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District Judge denies NCAA motion in Ed O'Bannon case

In this Sept. 18, 2010, photo, former UCLA basketball player Ed O'Bannon Jr. sits in his office in Henderson, Nev. Sonny Vaccaro was in search of players who felt wronged when he teamed up with former UCLA basketball star Ed O'Bannon in 2009 to file an antitrust lawsuit against the NCAA over the commercial use of O'Bannon's image. The suit scheduled for trial June 9 in Oakland, Calif., could not only force the NCAA to change the way it does business, but conceivably put it out of business
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In this Sept. 18, 2010, photo, former UCLA basketball player Ed O'Bannon Jr. sits in his office in Henderson, Nev. Sonny Vaccaro was in search of players who felt wronged when he teamed up with former UCLA basketball star Ed O'Bannon in 2009 to file an antitrust lawsuit against the NCAA over the commercial use of O'Bannon's image. The suit scheduled for trial June 9 in Oakland, Calif., could not only force the NCAA to change the way it does business, but conceivably put it out of business.(AP Photo/Isaac Brekken)

In its effort to delay the upcoming Ed O’Bannon trial regarding the use of names and likenesses of collegiate athletes, the NCAA has filed several motions. The first of these motions was denied by U.S. District Judge Claudia Wilken on Monday, according to USA Today.

The NCAA requested that Wilken reconsider a portion of her April 11 ruling. That ruling concluded that the NCAA cannot justify limiting what athletes can potentially receive for playing college sports because paying certain college athletes (football and men’s basketball) would limit a school’s ability “to provide increased financial support for women’s sports and less prominent men’s sports.”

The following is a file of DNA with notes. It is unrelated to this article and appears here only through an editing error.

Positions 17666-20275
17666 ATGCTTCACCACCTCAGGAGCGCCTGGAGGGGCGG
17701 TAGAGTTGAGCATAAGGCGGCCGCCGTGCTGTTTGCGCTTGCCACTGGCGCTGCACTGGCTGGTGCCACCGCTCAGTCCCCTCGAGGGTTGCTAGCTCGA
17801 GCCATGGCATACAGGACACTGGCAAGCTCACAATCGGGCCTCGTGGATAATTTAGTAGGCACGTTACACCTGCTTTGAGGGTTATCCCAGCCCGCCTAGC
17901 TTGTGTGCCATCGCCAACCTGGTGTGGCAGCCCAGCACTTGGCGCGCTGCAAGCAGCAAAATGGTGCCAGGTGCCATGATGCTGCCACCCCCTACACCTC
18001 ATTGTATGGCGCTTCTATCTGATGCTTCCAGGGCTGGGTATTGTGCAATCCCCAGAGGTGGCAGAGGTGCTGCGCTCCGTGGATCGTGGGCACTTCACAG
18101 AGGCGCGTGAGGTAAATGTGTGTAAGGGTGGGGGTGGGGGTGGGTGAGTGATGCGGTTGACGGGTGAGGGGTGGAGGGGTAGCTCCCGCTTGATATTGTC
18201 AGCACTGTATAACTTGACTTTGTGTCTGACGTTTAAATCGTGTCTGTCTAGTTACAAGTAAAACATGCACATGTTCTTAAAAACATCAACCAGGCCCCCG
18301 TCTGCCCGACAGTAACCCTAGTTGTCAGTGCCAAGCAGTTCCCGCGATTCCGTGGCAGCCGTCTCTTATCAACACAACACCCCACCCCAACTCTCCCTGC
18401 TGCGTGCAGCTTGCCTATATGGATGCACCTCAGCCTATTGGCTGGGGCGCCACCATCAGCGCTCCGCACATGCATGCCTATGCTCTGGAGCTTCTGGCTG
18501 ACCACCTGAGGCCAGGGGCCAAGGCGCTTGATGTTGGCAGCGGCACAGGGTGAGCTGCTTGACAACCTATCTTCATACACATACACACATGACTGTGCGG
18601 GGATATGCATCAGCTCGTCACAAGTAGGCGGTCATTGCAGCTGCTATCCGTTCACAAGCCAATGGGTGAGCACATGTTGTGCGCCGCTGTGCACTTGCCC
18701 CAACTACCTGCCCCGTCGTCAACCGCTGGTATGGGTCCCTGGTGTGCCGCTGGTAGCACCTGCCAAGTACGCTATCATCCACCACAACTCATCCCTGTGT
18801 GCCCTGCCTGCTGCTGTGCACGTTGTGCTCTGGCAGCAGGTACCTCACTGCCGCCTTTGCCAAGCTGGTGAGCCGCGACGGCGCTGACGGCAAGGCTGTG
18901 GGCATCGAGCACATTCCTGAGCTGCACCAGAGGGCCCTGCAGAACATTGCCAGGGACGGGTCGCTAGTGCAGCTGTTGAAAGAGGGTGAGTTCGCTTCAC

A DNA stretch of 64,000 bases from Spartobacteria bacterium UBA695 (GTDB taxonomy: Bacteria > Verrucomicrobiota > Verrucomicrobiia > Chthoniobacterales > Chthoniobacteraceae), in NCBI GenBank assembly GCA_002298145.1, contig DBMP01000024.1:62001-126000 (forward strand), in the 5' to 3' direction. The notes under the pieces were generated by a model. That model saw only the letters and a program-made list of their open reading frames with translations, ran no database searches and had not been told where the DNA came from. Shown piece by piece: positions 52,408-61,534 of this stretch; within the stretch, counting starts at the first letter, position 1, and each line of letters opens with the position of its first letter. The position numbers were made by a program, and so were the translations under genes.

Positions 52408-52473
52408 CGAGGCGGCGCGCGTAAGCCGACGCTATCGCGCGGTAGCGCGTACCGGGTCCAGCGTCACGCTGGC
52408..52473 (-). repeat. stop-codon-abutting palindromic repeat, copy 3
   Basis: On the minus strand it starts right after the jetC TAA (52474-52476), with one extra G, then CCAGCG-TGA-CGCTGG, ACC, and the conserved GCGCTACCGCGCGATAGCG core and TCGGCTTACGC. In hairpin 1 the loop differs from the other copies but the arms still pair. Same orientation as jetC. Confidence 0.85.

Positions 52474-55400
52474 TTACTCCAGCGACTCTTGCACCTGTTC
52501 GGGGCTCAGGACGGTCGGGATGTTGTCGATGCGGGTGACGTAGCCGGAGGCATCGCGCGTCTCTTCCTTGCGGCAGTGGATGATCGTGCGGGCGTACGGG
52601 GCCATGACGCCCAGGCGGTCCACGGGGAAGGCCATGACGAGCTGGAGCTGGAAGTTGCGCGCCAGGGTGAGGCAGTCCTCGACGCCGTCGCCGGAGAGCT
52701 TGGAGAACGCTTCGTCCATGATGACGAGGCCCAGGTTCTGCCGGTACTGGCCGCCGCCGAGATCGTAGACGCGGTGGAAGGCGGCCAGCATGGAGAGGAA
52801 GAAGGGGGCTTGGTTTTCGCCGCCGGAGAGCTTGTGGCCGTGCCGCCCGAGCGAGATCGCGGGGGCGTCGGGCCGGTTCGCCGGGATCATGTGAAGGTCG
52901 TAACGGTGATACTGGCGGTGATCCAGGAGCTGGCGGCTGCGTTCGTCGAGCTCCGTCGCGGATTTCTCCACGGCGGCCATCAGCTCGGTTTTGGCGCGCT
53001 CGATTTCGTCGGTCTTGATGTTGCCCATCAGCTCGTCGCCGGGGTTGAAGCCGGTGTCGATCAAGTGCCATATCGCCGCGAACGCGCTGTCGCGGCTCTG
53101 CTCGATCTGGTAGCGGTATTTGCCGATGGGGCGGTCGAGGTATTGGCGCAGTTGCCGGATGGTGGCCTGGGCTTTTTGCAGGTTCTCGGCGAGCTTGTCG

The NCAA has presented a number of “justifications” for not compensating athletes, but the assertion that it would take away from finances for non-revenue sports was shot down by Wilken.

Per USA Today:

The NCAA had offered five justifications for its compensation limits, but in her summary judgment ruling, Wilken wrote that the NCAA cannot limit competition in the markets for football and men's basketball players in order to promote competition in the markets for women's sports or less prominent men's sports. She also said "the NCAA could mandate that Division I schools and conferences redirect a greater portion of the … revenue generated by football and basketball to these other sports" and the NCAA "has not explained why it could not adopt more stringent revenue-sharing rules" regarding money generated by the Division I men's basketball tournament.

The NCAA has three more pending motions which relating to the O’Bannon case, which has a scheduled trial date of June 9.

The plaintiffs in the case are aiming to establish a system where Division I football and men’s basketball players would be able to receive compensation for allowing schools to use their names and likenesses on television, in video games and in other marketing ventures.

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Sam Cooper is a contributor for the Yahoo Sports blogs. Have a tip? Email him or follow him on Twitter!

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